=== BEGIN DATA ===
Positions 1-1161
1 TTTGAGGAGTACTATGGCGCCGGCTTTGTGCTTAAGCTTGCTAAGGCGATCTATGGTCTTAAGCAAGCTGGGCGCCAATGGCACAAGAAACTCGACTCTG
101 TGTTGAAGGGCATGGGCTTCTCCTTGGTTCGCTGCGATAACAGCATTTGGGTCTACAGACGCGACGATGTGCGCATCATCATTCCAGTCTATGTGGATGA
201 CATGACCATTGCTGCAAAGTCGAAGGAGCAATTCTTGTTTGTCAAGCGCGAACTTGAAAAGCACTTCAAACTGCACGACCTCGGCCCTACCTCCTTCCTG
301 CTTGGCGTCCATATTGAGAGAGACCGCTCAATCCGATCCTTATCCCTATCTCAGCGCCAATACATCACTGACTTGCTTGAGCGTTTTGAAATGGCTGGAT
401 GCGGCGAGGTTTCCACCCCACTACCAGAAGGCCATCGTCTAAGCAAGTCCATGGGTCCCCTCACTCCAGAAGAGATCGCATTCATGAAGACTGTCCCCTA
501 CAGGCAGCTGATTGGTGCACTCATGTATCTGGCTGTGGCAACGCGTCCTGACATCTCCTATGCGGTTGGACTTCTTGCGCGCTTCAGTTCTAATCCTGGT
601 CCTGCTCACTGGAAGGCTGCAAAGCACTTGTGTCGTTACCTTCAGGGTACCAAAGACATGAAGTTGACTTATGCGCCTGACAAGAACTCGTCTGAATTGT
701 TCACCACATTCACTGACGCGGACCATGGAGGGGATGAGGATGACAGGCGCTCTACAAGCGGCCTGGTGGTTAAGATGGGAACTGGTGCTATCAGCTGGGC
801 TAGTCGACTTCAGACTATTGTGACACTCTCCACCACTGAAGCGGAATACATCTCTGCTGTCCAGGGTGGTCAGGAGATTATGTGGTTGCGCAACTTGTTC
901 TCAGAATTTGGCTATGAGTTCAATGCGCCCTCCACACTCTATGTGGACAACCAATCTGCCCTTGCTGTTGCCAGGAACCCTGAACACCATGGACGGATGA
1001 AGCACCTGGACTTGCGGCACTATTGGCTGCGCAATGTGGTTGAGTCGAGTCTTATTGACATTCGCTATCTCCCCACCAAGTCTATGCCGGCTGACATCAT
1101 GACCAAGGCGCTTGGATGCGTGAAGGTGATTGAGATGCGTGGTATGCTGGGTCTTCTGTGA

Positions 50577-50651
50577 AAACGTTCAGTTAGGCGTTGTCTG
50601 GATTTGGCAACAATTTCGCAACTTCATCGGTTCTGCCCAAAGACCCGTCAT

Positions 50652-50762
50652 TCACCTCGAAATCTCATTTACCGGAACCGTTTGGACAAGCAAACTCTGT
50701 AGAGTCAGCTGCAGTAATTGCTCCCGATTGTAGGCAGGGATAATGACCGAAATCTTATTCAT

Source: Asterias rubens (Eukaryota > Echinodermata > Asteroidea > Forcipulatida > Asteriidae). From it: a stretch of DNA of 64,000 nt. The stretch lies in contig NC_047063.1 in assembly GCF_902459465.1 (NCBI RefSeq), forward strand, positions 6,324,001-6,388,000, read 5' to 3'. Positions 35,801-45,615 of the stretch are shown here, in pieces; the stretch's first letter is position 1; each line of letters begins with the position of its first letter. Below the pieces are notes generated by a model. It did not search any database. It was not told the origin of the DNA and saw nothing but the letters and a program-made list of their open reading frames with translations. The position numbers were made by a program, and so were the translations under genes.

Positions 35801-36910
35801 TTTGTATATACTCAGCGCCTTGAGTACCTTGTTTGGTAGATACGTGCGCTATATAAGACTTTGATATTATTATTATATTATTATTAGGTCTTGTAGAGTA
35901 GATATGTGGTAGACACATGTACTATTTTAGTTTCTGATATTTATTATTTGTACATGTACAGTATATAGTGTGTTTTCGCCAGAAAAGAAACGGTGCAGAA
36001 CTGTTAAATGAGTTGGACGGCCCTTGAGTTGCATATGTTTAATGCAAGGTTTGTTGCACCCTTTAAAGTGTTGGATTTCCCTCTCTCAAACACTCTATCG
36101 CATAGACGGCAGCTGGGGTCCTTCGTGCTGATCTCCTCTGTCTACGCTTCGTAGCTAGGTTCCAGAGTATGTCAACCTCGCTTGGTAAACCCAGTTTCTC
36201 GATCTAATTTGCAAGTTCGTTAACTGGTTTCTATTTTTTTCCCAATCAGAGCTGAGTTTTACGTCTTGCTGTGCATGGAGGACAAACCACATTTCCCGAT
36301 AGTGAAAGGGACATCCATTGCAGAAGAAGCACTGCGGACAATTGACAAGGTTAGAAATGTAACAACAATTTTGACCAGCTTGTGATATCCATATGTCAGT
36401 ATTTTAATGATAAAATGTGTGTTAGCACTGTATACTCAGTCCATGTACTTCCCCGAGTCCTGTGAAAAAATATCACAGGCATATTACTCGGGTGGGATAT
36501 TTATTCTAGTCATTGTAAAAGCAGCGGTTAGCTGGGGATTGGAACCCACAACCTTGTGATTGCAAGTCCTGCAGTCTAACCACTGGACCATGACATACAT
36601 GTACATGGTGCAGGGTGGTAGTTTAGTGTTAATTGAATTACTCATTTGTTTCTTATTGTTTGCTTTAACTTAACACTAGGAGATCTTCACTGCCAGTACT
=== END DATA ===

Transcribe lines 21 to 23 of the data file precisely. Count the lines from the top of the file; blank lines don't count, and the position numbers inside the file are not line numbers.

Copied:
Positions 35801-36910
35801 TTTGTATATACTCAGCGCCTTGAGTACCTTGTTTGGTAGATACGTGCGCTATATAAGACTTTGATATTATTATTATATTATTATTAGGTCTTGTAGAGTA
35901 GATATGTGGTAGACACATGTACTATTTTAGTTTCTGATATTTATTATTTGTACATGTACAGTATATAGTGTGTTTTCGCCAGAAAAGAAACGGTGCAGAA